The Delicious Snack Combo That Can Help Curb Seasickness

The moment nausea starts, you'd do just about anything to make it go away. If rubbing our bellies and patting our heads while singing Michael Jackson's "Thriller" could soothe our queasy stomachs, we'd probably do it. Luckily, this tip for seasickness won't make you feel nearly as ridiculous — and is pretty tasty, too. It turns out that ginger ale and pretzels are the best way to get your tummy woes under control while sailing the high seas, or really anywhere you get motion sickness. Who knew!?

Yes, there are tons of products out there that all claim to stop nausea, but if you don't usually get nauseous, you may not have thought to bring something like Dramamine with you. If you're hit by some unexpected seasickness, we recommend trying this simple solution first. It's both accessible — ships and planes will usually have some ginger ale stocked for this very reason — and fairly inexpensive.

The ginger ale and pretzel trick is also great since it won't make you drowsy like other anti-nausea medications. The main ingredients in products like Dramamine are typically just antihistamines, which are also the active ingredients in sleep medications. Nap time is definitely not the vibe we're going for when trying to have fun on a boat or when you're headed to an island for some fun in the sun.

Why the ginger ale and pretzel trick works

It's long been known that ginger is pretty amazing at reducing nausea of all kinds, whether you have the flu or motion sickness. But why does it work exactly? Ginger contains compounds that are thought to have anti-inflammatory and anti-nausea properties that might soothe upset stomachs. Additionally, it's believed that the fizziness of ginger ale can stimulate nerves in your throat and stomach that reduce the feelings of nausea.

If you're feeling queasy, you should actually opt for ginger beers, since most popular brands of ginger ale typically have very little real ginger in them. On the other hand, ginger beers have more real ginger, since the carbonation comes from the fermentation of real ginger. You can find non-alcoholic ginger beers to avoid making yourself more sick with alcohol.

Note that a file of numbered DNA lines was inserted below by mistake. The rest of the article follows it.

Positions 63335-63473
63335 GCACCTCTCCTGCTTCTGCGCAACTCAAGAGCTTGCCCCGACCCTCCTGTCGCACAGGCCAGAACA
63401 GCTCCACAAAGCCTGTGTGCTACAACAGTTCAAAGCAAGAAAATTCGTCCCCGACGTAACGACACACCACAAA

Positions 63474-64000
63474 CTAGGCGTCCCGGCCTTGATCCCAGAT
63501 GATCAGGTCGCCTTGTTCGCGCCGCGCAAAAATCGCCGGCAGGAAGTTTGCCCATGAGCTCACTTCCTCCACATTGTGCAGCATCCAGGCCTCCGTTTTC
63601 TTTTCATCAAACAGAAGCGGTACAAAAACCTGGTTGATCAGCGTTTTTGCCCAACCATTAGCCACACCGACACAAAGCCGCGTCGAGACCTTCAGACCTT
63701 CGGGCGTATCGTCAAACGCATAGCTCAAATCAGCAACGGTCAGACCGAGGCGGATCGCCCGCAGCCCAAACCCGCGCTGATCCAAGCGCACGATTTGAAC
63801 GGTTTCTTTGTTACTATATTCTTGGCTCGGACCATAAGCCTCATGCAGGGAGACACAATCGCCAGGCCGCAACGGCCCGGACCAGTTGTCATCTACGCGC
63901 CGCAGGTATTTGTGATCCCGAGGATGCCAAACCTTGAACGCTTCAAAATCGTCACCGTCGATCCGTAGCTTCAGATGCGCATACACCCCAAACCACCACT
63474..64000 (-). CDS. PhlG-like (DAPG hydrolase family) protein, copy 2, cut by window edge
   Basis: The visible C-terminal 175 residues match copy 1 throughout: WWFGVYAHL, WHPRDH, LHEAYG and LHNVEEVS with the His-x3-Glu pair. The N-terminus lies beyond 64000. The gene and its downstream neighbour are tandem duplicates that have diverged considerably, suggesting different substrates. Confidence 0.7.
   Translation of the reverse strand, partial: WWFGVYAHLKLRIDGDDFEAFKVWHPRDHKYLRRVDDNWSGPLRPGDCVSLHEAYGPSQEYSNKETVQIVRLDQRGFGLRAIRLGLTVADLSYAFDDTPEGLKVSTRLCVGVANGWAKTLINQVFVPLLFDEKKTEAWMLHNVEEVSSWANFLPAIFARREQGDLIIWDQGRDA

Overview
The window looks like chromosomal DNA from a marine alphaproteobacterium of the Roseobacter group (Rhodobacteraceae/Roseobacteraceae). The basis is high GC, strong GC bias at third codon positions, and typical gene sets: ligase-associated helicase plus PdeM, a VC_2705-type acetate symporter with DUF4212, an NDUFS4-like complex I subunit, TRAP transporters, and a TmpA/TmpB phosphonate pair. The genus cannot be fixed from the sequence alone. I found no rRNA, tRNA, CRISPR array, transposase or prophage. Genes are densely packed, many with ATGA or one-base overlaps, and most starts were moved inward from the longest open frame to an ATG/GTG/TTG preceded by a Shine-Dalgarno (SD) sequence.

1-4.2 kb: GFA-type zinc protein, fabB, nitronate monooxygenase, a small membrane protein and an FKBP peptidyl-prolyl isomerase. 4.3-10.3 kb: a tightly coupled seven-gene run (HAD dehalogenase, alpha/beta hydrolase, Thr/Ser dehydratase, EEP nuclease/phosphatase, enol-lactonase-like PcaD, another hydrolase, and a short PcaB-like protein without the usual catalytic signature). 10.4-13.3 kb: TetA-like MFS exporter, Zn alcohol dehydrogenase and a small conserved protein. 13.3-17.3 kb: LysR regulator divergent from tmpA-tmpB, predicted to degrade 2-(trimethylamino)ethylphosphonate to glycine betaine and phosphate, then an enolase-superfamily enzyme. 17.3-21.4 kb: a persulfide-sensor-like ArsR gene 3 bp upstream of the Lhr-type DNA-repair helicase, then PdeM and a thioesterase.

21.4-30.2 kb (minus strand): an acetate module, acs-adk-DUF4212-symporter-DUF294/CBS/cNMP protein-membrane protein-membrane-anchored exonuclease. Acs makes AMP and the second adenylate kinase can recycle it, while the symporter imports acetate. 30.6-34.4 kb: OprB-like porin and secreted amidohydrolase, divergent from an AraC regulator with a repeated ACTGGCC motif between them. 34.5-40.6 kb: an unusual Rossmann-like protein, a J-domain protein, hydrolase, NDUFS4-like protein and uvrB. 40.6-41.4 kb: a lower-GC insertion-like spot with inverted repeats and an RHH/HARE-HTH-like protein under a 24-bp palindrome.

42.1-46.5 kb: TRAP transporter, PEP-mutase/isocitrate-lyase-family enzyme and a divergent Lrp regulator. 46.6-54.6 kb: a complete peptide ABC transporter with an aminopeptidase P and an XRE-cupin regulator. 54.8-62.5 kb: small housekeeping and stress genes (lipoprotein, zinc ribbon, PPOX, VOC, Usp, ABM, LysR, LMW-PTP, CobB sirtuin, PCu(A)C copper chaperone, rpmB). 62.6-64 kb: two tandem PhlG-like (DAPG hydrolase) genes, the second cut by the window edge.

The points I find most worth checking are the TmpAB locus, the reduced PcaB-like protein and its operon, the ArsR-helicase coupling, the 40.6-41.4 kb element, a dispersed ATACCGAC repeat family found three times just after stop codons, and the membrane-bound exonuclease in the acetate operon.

But why also pair your ginger drink with some pretzels? Well, bland carbohydrates are said to soak up nausea-inducing acids in your stomach and prevent them from being released in the first place. The saltiness also helps replace electrolytes if you've already heaved up your lunch and need to get something in your stomach. It's not just pretzels, though. Saltines or any bland, lightly salted cracker will work, too.

Other forms of ginger that also work for seasickness

If you don't want to depend on a drink to work its magic, go straight to the (ginger) root. While it would be most effective to just chew some ginger in its all-natural state, that might not be super appetizing when you're already feeling queasy.

Instead, bring along some candied ginger chews. This is real ginger that has been crystallized with sugar to make it a bit tastier. Just be aware of how much you're eating since it is a lot of added sugar. For something a little more calorie-friendly, you can also try ginger supplements, which are typically just caplets of ginger powder. Look for products that don't have any added fillers.

If you know you're prone to seasickness and you have some time to prepare, you could also make ginger tea to bring with you in a thermos. Ginger tea is just sliced or grated ginger that has been steeped in hot water. Feel free to enhance the tea with other soothing herbs like peppermint, lemon balm, chamomile, or some honey.